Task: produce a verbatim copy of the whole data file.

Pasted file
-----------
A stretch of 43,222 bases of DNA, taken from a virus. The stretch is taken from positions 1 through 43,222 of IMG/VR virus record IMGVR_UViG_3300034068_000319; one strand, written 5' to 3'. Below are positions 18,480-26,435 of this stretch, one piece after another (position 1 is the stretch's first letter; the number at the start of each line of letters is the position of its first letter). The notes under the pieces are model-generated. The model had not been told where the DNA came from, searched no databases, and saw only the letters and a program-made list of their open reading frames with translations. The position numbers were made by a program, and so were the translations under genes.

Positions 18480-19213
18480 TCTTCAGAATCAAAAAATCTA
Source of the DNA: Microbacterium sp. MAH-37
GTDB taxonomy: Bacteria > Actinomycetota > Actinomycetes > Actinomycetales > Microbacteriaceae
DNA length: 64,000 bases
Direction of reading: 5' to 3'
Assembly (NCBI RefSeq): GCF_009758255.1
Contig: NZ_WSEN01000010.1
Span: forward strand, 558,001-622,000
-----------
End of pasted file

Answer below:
A stretch of 43,222 bases of DNA, taken from a virus. The stretch is taken from positions 1 through 43,222 of IMG/VR virus record IMGVR_UViG_3300034068_000319; one strand, written 5' to 3'. Below are positions 18,480-26,435 of this stretch, one piece after another (position 1 is the stretch's first letter; the number at the start of each line of letters is the position of its first letter). The notes under the pieces are model-generated. The model had not been told where the DNA came from, searched no databases, and saw only the letters and a program-made list of their open reading frames with translations. The position numbers were made by a program, and so were the translations under genes.

Positions 18480-19213
18480 TCTTCAGAATCAAAAAATCTA
Source of the DNA: Microbacterium sp. MAH-37
GTDB taxonomy: Bacteria > Actinomycetota > Actinomycetes > Actinomycetales > Microbacteriaceae
DNA length: 64,000 bases
Direction of reading: 5' to 3'
Assembly (NCBI RefSeq): GCF_009758255.1
Contig: NZ_WSEN01000010.1
Span: forward strand, 558,001-622,000